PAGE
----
If you are a small business owner, you undoubtedly have a lot on your mind – it takes a lot of time and energy to juggle your career, your family, bookkeeping, recruitment and a plethora of daily management tasks. While you are leading a busy and hectic life, there is definitely one more concern that you should be directing your time and energy towards – protecting your data.
While the Internet can be a valuable tool that can help any small business to succeed and thrive in today’s technology driven world, it can also be a dangerous platform that gives rise to thieves, hackers and criminals run roughshod. These skilled cyber criminals are looking for – and sometimes even going to great lengths to create – holes in security through which they can access your important information.
What kinds of data are they looking for?
Most of the data that you store on your computers, hard drives and Internet based cloud storage is banal; seasoned Internet criminals are unlikely to be interested in the information generated by your daily business dealings. After all, cabinet measurements or clothing orders are not very interesting to anyone, let alone a criminal searching for profit!
The two most common types of data that criminals are looking for include (but are not limited to):
- Payment information: this can include credit card numbers; bank account details (branch, transit and account number); direct debit information; money order numbers; traveller’s cheque information; information about bonds; gift card numbers; and anything else remotely related to payment. While you may think a few strings of numbers are meaningless, to a seasoned cyber criminal they can be a gold mine.
- Personal information – Credit card numbers, while of obvious value, are not the only desirable information you have stored in your computer files. Personal information is very valuable to a certain type of cyber criminal; simple things such as a full name, National Insurance number, home address, home telephone number, mobile number, date of birth and country of origin can all be used by a savvy hacker in order to conduct identity theft.
Identity Theft can ruin your business and destroy your credit – forever
Identity theft is so much more than simply someone impersonating you online for laughs; it can destroy your credit, ruin your reputation and change your life forever. Criminals who have accessed your personal information – or your customer’s personal information – can wreak havoc on your life. They can use this information to:
- Open bank accounts in your name
- Apply for countless lines of credit and credit cards using your details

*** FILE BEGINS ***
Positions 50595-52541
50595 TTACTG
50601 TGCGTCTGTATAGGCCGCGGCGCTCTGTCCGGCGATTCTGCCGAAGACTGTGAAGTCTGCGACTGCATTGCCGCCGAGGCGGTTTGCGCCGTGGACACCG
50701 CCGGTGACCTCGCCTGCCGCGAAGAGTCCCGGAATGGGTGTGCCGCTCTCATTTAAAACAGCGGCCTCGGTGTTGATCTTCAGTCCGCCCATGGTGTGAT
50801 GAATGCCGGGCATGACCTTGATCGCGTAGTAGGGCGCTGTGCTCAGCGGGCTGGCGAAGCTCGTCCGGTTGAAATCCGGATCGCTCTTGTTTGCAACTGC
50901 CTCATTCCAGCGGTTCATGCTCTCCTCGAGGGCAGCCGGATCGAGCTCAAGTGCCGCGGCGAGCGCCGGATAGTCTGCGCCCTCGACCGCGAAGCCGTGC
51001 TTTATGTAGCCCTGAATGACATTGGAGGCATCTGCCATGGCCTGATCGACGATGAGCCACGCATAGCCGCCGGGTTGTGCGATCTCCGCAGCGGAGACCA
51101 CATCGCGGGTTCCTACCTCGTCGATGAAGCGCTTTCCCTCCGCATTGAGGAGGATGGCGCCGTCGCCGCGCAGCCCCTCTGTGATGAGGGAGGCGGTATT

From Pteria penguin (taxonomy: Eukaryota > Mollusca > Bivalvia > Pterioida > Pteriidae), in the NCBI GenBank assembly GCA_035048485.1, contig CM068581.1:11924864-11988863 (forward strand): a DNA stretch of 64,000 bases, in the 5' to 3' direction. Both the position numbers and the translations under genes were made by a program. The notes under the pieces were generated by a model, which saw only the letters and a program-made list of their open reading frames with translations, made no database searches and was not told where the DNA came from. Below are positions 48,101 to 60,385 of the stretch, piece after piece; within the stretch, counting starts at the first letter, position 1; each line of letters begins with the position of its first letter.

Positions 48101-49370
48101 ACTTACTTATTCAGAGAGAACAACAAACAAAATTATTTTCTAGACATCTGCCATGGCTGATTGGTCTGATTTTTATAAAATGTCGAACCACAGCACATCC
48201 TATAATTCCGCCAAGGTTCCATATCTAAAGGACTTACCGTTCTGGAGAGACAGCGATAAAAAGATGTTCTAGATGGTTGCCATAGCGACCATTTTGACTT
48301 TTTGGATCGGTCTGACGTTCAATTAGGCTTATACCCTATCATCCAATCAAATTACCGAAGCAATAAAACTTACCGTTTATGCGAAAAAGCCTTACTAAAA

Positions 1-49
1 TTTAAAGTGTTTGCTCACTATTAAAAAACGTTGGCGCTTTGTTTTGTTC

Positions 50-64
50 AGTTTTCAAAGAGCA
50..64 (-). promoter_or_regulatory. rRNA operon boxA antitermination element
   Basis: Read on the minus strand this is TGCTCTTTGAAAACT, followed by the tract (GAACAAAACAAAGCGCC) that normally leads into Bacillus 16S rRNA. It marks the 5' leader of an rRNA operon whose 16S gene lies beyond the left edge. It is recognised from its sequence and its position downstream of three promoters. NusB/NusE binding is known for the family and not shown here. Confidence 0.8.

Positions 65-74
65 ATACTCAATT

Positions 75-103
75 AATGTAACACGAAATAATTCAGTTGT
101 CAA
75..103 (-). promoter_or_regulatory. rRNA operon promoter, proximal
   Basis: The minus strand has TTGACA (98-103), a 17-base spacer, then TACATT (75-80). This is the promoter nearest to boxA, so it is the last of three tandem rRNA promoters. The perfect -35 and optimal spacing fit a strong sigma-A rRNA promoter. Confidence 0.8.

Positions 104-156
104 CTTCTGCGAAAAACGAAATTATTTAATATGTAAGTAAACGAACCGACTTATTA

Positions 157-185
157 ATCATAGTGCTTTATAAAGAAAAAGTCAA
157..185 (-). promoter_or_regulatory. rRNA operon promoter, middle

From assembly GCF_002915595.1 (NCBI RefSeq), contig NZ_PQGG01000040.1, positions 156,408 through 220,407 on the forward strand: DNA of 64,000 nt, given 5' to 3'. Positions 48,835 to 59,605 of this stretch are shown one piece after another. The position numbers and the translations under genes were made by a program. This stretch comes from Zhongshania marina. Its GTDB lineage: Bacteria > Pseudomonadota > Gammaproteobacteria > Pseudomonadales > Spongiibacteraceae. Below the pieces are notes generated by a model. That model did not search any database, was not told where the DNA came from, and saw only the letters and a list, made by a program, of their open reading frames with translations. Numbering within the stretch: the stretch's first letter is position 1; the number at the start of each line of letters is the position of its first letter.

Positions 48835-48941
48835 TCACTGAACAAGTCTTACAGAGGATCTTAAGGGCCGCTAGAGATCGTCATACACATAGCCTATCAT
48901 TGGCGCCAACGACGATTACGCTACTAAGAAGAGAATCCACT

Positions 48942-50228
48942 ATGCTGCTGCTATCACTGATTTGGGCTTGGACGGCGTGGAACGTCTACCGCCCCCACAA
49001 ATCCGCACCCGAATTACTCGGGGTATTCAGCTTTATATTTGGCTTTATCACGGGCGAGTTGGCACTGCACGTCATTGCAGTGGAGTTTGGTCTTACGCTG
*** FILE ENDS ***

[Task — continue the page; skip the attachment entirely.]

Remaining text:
- Take over any existing accounts that you have
- Raise your credit limits on multiple accounts
- Purchase consumer goods on credit in your name
- Obtain governmental benefits (i.e. go on the dole or receive disability allowance) with your information
- Access safe deposit boxes you may have in your name
- Apply for and receive passports, driving licenses, birth certificates and other official documents that will further solidify their claim on your identity
You can see how absolutely devastating identity theft can be for an individual – now imagine if your business was the ground zero of an information leak involving thousands of your customers? Your name could get dragged through the press, and you would undoubtedly lose countless clients – and a lot of business. A data leak could ruin your enterprise forever.
So, what can you do to protect your data – and the data of your valuable customers?
Now that you are clear about the devastating effects that a data breach could have on your business – and on the bonds of trust you have built with your clients, is there anything that you can do to protect your business from cybercrime? Thankfully, the answer is yes.
Here are three simple ways that you can ensure your small business’s data – and the valuable data of your customers – is safe from a potentially career ending breach.
- Educate your employees – Employee error – this is one of the most common ways that data security breaches occur. Even if you think your employees are fully versed in online security, your front line staff – the ones who are regularly answering emails, logging in online and accessing your software – are most likely the weak links in your security plan. Countless studies point to the fact that poorly trained staff members are more likely to fall prey to online ‘phishing’ schemes (fraudulent websites designed to look and feel identical to official sites) and other cybercrime tactics – in order to prevent this, you need to provide regular comprehensive training on how to spot security scams.
- Use a reliable antivirus program – While no antivirus program can keep you completely out of harm’s way, a good malware security system can help to prevent security breaches caused by backdoor access, keyloggers and other nefarious programs. These programs are worth you time – and yes, definitely worth your money, as they will save you in the long run.
- Use unique passwords for every site – Do you use the same easy to remember password for your online banking, accounting software and email accounts? If your answer is yes, you are putting your customers – and your business – in jeopardy. If your password gets leaked (if another business has a data breach) and you don’t realize this has happened, all of your accounts are in jeopardy, rather than just one. Don’t risk it – use strong, unique passwords for all of your important online accounts.
Now that you know just how important online security is when it comes to your business’s success, hopefully you will take the correct measures to ensure that your data is safe, protected and out of the reach of cyber thieves. While no online system is impervious to theft, your clients can rest assured that you have done everything within your power to secure their data – and their peace of mind.